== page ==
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Sunday, January 3, 2016

Bangladesh mission warns against monopoly of workers by Malaysian company

The government's appointment of Synerflux Sdn Bhd to manage the recruitment of Bangladeshi workers has sparked worries that the private company will monopolise the labour market, leaving the Bangladeshi government with no say in the recruitment process.

Bangladeshi newspaper The Daily Star today reported that the Bangladesh High Commission in Kuala Lumpur sent a letter advising the expatriates' welfare ministry in Dhaka to study the issue seriously before signing a memorandum of understanding (MoU) with Malaysia on labour recruitment.

According to the report, the December 6 letter states: “The Malaysian government will select Bangladesh Recruiting Authorities through online system supervised by a [Malaysian] company. The Bangladesh government will not have any control to ensure whether any recruiting agency will get work or not.”

The report also named former home minister Tan Sri Azmi Khalid and Aminul Islam, a Bangladeshi who resides in Malaysia, as the owners of Synerflux that would be the “sole and exclusive entity” to develop, maintain and manage a fully online system known as Bangladeshi Workers Management System (BWMS).

In October last year, it was reported that Home Minister Datuk Seri Ahmad Zahid Hamidi said in a written parliamentary reply to PAS MP Datuk Mahfuz Omar that Synerflux was shortlisted to handle the labour transfer; however, the deal was not yet finalised.

The following month, Zahid told DAP lawmaker Charles Santiago in a written parliamentary reply that the government had not appointed Real Time Networking Sdn Bhd, a company owned by his brother, Datuk Abdul Hakim Hamidi, to bring in 1.5 million Bangladesh workers.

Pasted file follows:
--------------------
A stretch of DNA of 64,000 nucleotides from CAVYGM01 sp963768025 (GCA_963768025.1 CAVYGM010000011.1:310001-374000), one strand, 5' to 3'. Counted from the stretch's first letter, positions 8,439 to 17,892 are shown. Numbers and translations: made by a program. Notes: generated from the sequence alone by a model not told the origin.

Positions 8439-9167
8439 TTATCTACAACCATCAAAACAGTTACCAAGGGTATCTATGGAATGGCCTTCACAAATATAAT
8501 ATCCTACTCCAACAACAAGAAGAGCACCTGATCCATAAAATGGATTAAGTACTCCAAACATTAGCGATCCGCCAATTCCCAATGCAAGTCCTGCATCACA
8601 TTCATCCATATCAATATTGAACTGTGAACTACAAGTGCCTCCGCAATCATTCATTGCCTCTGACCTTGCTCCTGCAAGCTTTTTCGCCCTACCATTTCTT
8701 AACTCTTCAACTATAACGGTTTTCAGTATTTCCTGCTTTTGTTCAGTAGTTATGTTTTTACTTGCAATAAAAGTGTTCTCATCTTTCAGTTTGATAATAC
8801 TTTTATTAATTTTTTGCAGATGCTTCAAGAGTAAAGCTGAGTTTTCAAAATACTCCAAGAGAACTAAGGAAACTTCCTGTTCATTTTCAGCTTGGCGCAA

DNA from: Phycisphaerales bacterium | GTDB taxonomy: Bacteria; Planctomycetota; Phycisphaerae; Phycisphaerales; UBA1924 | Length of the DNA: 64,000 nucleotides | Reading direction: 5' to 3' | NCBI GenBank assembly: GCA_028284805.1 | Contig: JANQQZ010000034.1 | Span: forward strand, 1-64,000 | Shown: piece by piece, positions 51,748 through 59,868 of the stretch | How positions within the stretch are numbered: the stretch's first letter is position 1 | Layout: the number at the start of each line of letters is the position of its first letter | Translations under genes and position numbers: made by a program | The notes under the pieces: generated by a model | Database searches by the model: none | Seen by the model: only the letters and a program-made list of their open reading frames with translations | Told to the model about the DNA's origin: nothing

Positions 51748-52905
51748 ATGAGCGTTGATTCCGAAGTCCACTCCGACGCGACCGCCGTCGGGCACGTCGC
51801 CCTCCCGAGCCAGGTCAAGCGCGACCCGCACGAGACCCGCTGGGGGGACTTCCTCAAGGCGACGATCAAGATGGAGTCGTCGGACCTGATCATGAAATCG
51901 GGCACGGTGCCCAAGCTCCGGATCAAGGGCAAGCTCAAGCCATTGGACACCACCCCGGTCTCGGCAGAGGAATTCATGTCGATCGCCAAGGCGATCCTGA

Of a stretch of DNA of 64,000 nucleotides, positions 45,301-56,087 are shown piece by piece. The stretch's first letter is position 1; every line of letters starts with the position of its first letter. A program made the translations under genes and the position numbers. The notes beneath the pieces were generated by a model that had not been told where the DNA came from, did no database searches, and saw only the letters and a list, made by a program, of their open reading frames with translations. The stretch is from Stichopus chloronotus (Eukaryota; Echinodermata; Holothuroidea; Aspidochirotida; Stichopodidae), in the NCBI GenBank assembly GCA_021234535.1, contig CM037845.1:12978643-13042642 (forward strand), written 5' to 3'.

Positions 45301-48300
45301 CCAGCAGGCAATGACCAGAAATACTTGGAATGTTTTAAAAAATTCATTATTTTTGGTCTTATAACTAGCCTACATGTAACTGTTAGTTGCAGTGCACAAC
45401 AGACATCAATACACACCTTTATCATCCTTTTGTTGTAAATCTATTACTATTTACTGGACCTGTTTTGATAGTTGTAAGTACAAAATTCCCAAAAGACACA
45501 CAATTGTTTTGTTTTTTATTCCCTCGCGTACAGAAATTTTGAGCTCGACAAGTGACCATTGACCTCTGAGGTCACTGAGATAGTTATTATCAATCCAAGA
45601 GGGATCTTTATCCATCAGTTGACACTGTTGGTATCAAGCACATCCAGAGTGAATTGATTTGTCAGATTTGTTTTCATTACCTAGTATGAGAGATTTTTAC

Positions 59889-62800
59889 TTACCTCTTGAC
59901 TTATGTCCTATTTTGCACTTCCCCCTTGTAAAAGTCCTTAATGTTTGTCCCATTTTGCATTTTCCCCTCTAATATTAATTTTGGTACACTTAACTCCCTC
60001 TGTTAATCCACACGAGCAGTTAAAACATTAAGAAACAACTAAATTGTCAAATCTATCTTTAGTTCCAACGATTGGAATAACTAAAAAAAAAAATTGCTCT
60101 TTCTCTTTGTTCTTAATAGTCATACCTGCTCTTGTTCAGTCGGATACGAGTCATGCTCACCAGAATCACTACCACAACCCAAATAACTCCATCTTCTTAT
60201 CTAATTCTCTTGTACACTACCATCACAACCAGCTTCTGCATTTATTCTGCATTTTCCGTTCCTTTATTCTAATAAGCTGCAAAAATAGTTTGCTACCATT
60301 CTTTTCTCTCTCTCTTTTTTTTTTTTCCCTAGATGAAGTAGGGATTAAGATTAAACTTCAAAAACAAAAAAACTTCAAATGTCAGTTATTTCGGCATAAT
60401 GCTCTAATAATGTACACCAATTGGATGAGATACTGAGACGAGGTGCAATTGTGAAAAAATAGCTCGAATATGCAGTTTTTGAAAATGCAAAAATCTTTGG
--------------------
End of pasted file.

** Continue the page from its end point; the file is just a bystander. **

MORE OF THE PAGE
Civil society organisations had warned that the bid by Real Time Networking smacked of conflict of interest, nepotism and collusion as it gave Zahid, who is also the deputy prime minister, oversight of approvals for incoming migrant workers.

The Dhaka-based newspaper also reported that Bangladesh Association of International Recruiting Agencies (Baira) president Muhammad Abul Basher was opposed to the appointment of Synerflux, and urged the government not to allow "a syndicate that will control and monopolise labour recruitment and breed irregularities in the market".

Bangladeshi's Expatriates' Welfare Minister Nurul Islam, however, was quoted as saying he was unaware of an alleged syndicate and that discussions between governments would be held before the MoU signing, that has been deferred following a request from Malaysia.

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